74 Former Scanstyle Employees In Court
Kwaku Mensah, one of the plaintiffs
A total of 74 former employees of Scanstyle Mim Limited, a timber and wood processing company at Mim in the Brong-Ahafo Region, have dragged the company and the National Labour Commission (NLC) to court.
The plaintiffs are among 205 workers laid off by Scanstyle in 2008 after they had embarked on a sit-down strike to demand the payment of their three months unpaid salaries.
According to their lawyer, Nana Obiri Boahen, the 1 st defendant (Scanstyle Mim) employed the plaintiffs as workers on different dates, but from 2008 onwards it started subjecting the plaintiffs to unfair, inhuman and unorthodox treatment.
Mim Scanstyle, without recourse to the due process of the law and labour rules, purportedly dismissed the plaintiffs after they demanded their salaries.
The plaintiffs petitioned the NLC for redress, and the NLC on August 5, 2009 declared that their dismissal was contrary to the provision of Act 651.
NLC also ordered Mim Scanstyle to recall the workers and allow them to sign a bond of good behaviour for a stipulated period in addition to any other condition.
The company however refused to comply with the recommendations made by the NLC a year after the ruling, compelling the dismissed workers to write petitions to various institutions and personalities including the former President Prof John Evans Atta Mills.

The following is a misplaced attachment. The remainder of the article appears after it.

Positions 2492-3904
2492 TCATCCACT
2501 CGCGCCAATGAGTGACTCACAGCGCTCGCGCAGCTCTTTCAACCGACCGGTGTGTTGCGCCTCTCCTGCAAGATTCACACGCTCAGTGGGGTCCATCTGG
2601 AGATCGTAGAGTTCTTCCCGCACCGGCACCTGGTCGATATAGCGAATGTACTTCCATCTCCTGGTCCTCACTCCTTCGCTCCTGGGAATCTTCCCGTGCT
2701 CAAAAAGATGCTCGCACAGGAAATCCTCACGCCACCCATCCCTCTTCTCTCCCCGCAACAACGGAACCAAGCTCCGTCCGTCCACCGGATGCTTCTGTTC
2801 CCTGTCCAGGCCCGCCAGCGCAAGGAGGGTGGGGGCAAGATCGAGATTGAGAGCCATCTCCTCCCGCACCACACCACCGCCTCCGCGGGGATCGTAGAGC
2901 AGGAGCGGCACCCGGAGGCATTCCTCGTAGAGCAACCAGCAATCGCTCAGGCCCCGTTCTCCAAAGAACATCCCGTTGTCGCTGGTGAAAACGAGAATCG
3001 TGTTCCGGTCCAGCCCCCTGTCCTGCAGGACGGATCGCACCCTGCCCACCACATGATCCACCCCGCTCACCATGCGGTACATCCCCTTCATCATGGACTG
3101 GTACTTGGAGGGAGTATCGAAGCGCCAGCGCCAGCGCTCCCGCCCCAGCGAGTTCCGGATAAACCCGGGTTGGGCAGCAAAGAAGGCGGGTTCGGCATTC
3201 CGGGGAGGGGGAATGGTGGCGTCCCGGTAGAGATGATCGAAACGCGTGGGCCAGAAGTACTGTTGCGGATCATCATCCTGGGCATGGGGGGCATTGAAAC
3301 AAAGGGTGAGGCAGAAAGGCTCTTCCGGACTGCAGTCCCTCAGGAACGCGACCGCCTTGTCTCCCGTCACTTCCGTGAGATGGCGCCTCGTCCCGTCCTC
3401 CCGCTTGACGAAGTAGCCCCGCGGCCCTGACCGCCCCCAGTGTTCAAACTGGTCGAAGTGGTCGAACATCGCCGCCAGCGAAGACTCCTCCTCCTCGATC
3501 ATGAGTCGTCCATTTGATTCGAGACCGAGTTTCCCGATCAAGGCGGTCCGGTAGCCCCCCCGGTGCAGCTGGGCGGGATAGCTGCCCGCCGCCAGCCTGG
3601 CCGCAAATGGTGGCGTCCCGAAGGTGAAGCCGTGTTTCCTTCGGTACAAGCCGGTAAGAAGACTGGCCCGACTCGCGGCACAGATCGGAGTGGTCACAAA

According to their statement of claim, not long after they wrote a reminder to the Office of the President about their plight, their attention was drawn to a purported review in a letter dated 5th November, 2009 purported to have been written by the 2 nd defendant (NLC) to set aside the recommendations made on 5 th August, 2009.
The plaintiffs described the said review which was clandestinely and fraudulently done by the defendants as wrong, improper and unlawful since such a review cannot be done without their knowledge.
‘The defendants have teamed up and in a concerted effort denied or deprived the plaintiffs off their severance awards, salary arrears and all other payments due them,’ it stated.
The plaintiffs are therefore seeking general damages for the unlawful and improper termination of their appointments and an order compelling the company to pay their severance awards, accumulated salaries, arrears and allowances due them.
They are also seeking a declaration that the purported review by the NLC on November 5, 2009 ‘is/was wrongful in law, abuse of the natural justice rule, procedurally incompetent and same tainted with fraud.’
One of the plaintiffs, Kwaku Mensah, told DAILY GUIDE that he and his colleagues have gone through a lot of hardship over the period, as seven of them have died due to the situation.
He also disclosed that the majority of them have been divorced due to the situation.
FROM Fred Tettey Alarti-Amoako, Sunyani
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